Jaw, meet floor

Alas, this won’t be here any time soon, the agonising wait lasting all the way until Prog 2015 this December apparently. But, man, if the art consistently lives up to these teasers throughout the whole story, this could very easily be one of the best illustrated Dredd epics we’ll ever see. Can’t wait, and I’m not alone in saying that.

Megazine 344 by John Burns

Don’t worry – he’s a nice guy really!

I’m not sure that everyone will have loved this but, for me, it’s a real beauty, quite old school in appearance with the monster – in this case a mutant with an important role in the story – looming over our heroine. Now that I think of it, Burns has done very few covers for 2000AD, which is a great shame because those that I can recall are fantastic things indeed.

Megazine 345 by Phil Winslade

Look at that gorgeous cityscape…

A beautiful cover. Really liked his recent old school looking one for Prog 1879, but this is even better as far as I’m concerned. You really ought to check out the 2000AD Covers Uncovered entry for this one because not only do you get a good look at Winslade’s wonderful pencilwork, but you also seen it in its virgin form, which in my opinion looks even better, the main title cutting off the top of the background mega blocks in the finished piece. Really do wish that we subscribers could get logo, tagline and price-free covers delivered to our doors, but as that’ll probably never happen, it’s a good thing we have Pete Wells and his blog.

Megazine 346 by Simon Fraser

…she’s my brother. Oh, wait, no she isn’t…

The reason I’m choosing this is that it’s an iconic moment of Anderson’s life, the cover suitably quiet in tone compared to others, by which I mean the tagline simply reads “She ain’t heavy…” after Rico’s first appearance – in other words, a cover for the fans to embrace. Unfortunately it’s not perfect, the way Dredd’s holding Anderson letting it down. The composition simply isn’t that good, especially when compared to Dowling’s take on it inside where Dredd is actually holding Anderson properly. Not really sure why he’s holding her like he is on the cover, or why he’s frowning at her camel toe.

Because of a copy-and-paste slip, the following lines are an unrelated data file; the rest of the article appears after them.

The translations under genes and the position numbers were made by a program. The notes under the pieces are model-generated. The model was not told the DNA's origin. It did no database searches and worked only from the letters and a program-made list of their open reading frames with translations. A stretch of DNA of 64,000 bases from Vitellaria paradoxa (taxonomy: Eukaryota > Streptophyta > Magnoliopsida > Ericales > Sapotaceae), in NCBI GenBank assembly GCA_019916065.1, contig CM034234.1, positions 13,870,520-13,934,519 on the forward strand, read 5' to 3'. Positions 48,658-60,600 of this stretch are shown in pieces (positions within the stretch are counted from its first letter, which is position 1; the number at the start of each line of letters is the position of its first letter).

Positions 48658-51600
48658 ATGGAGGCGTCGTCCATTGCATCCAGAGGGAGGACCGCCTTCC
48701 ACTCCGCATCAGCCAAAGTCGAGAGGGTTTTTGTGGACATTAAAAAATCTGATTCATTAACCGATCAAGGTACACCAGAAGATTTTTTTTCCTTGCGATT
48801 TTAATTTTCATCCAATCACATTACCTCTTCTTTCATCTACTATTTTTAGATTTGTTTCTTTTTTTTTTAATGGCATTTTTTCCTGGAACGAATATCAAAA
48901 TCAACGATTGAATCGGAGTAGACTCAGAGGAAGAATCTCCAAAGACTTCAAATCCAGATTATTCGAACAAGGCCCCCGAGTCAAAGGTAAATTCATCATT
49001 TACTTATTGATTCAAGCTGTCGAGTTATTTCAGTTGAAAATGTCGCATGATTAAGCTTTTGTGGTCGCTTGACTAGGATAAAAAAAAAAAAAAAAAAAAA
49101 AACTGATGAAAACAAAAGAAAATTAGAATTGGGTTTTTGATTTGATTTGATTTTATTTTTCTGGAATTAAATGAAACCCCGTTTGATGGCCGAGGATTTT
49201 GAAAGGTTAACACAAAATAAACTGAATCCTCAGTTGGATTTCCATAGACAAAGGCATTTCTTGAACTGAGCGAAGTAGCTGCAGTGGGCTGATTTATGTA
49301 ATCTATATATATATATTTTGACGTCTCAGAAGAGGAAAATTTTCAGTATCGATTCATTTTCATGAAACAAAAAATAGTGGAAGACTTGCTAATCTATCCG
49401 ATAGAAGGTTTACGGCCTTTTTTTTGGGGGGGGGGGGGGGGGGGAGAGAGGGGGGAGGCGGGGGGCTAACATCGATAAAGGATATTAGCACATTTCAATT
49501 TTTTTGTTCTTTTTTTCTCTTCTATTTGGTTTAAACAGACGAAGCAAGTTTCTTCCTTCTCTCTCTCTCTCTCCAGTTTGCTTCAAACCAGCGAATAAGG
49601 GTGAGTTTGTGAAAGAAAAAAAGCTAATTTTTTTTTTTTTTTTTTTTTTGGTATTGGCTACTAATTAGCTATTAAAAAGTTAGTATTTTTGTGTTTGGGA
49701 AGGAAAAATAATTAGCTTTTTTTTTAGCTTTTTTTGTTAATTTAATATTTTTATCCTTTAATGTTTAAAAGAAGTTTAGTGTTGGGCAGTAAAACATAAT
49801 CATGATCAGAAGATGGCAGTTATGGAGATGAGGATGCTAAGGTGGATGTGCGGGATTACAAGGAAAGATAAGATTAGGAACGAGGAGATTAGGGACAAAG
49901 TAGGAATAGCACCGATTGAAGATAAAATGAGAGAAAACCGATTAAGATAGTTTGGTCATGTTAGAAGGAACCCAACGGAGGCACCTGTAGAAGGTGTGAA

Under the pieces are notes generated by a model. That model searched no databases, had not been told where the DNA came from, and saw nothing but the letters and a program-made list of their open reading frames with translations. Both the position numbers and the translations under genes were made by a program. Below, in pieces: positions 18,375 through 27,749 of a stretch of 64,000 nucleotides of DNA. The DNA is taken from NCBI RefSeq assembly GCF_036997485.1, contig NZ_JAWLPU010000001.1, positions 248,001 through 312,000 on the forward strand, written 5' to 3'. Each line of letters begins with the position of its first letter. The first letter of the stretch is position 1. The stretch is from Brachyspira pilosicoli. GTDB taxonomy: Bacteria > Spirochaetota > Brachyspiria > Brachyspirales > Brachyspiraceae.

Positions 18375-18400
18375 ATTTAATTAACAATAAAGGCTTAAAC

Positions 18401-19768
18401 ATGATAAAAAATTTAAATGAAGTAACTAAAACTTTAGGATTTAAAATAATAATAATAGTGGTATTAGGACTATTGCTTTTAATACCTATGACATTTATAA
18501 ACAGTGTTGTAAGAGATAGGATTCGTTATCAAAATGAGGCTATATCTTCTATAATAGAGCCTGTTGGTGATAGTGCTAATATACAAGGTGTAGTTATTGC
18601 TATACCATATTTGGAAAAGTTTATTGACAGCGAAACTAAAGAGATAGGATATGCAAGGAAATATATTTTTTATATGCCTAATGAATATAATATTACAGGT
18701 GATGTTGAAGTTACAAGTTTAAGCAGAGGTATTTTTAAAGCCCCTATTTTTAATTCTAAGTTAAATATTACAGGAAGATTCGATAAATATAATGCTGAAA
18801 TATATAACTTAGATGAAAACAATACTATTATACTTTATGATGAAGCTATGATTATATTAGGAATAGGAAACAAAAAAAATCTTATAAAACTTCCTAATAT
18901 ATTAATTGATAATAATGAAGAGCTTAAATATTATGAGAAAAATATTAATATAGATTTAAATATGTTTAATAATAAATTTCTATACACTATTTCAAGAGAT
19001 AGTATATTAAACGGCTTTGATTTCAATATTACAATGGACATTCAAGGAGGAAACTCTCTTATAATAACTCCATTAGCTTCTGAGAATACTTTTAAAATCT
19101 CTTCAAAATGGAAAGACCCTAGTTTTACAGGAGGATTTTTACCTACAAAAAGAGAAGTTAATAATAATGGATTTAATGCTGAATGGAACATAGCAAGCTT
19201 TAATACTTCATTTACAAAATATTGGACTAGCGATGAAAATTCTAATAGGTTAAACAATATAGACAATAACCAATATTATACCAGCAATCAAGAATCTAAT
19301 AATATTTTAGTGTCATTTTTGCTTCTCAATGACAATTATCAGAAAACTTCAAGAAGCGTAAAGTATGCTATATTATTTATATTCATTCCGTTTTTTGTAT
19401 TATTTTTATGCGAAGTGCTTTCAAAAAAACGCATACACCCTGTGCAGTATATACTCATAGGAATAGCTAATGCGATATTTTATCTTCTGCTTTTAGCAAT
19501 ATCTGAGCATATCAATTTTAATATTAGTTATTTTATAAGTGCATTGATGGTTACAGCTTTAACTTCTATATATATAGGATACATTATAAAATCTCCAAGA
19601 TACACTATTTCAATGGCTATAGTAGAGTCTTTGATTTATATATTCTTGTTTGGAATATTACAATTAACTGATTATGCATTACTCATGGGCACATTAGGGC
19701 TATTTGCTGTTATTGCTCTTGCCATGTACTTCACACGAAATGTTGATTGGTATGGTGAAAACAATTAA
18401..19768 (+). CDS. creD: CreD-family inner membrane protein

That said, check out the entry over on Pete Wells’ blog once again, this time showcasing some other ideas that were in mind and what in my opinion are the much better looking pencils for this chosen one. You can also see it in its virgin state where – behold! – other Judges are hiding behind the logo.

Megazine 348 by Glenn Fabry (coloured by Ryan Brown)

All Hard H wanted his whole life was to become a Judge! *sniff*

An absolutely remarkable cover by Fabry, this. So much bloody detail. It’s also much better than his recent cover for the yet-to-be-reviewed Prog 1881, which you can see in the same entry on 2000AD Covers Uncovered as this. Quite suitable that this will be the last of my selected covers too – fuck, I might as well have went over them all! – being the most recently released, because it’s definitely a top favourite of the bunch, though it’s very hard to decide which is the best out of it and issue’s 335, 337 (both sides of course) and 341’s covers. If we were being more technically fair, grouping the covers by year, then that means this is the best of 2014 thus far, the rest all from last year.

Can’t wait to see what magnificent covers the future brings. Oh, but wait, we already know that Brian Bolland is contributing this beauty for the landmark issue 350 in July:

Bolland revisits some old pals…

You know what the best thing about that is? According to this image promoting the issue that 2000AD retweeted – this will apparently have all new stories starting inside by the way (which I guess makes Gordon Rennie and Kev Hopgood’s The Man From The Ministry only two parts long…?), making it the perfect jump on point – this belter of a cover will be bagged as a poster too. Huzzah!

Now then, hopefully the other posts in this series won’t be far away. It’s the last that’s a real pain in the ass, and I’m not sure if I’ll make it the one entry or several, because when I say I have extra reprints, I mean that I have something like twenty of the damn things in addition to those that came with issues 333 – 348, and as they’re all 64 pages long, that’s a lot of bloody reading before I even get round to writing about them! Whatever I do, I’ll try to keep you informed. Until next time.





One thought on “The Great Judge Dredd Megazine Catch Up, Part 1: Introduction and Favourite Covers

  1. Pingback: We’re moving! | Jordan Smith